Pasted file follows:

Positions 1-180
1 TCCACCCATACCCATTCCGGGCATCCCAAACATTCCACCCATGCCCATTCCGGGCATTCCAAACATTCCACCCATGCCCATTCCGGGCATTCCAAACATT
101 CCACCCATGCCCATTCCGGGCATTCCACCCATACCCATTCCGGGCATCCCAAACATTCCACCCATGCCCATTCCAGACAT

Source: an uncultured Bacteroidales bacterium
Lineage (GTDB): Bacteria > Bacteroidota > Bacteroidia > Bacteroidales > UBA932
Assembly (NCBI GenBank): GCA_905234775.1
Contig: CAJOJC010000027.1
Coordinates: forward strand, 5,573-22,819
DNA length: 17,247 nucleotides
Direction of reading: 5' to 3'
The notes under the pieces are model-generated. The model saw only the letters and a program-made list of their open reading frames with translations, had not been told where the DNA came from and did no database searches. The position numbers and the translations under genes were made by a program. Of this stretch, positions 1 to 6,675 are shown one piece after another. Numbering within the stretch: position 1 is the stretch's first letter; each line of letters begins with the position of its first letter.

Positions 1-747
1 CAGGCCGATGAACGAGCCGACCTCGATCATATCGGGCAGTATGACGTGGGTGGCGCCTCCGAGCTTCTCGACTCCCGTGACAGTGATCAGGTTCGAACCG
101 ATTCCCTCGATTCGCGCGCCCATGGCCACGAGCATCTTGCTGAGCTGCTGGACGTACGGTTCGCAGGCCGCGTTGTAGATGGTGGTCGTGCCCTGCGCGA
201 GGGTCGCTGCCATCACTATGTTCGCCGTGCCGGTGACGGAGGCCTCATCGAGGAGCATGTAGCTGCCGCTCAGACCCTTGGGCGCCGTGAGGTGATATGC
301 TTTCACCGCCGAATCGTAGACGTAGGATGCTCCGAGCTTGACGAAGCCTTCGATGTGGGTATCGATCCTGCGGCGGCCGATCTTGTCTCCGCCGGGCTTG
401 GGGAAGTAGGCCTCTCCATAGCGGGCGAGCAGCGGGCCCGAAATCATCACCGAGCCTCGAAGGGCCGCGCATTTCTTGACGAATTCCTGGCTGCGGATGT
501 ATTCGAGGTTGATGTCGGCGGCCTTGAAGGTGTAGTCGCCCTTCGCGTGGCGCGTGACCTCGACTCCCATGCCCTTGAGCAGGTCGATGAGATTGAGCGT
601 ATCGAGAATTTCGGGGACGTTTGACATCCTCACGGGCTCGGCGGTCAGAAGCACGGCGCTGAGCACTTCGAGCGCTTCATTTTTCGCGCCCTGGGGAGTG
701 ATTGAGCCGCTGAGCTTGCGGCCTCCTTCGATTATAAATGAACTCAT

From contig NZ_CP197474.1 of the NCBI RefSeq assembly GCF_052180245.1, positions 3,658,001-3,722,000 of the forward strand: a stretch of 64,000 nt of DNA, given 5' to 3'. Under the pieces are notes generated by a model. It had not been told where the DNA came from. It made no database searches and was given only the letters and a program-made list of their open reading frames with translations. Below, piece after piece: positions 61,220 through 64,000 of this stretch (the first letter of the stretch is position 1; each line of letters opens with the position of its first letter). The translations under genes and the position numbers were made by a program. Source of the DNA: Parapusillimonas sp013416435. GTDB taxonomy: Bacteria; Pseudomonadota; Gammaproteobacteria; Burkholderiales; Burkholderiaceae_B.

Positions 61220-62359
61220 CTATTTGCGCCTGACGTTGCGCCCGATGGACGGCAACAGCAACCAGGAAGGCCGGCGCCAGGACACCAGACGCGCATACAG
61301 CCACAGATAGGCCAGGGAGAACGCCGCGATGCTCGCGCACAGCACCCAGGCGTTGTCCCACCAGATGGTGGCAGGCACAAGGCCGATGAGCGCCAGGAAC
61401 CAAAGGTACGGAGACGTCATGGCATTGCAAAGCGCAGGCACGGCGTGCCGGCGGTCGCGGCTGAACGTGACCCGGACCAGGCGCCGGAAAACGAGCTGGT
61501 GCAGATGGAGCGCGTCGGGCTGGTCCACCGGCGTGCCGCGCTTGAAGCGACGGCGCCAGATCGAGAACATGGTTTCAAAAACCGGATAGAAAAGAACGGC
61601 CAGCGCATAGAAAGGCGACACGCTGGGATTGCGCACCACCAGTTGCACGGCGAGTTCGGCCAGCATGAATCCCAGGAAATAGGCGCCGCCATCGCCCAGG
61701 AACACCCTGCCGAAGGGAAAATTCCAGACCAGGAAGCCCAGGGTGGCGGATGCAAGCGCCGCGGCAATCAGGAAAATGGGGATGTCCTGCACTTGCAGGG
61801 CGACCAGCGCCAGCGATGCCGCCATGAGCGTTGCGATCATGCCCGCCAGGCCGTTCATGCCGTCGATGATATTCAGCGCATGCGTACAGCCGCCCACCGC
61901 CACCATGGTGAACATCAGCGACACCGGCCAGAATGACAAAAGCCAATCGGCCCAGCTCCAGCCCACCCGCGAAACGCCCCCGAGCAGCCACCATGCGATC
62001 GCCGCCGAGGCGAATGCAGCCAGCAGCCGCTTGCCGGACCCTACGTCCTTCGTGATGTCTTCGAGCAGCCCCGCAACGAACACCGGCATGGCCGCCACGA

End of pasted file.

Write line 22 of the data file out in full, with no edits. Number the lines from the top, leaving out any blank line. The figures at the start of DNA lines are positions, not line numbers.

Positions 61220-62359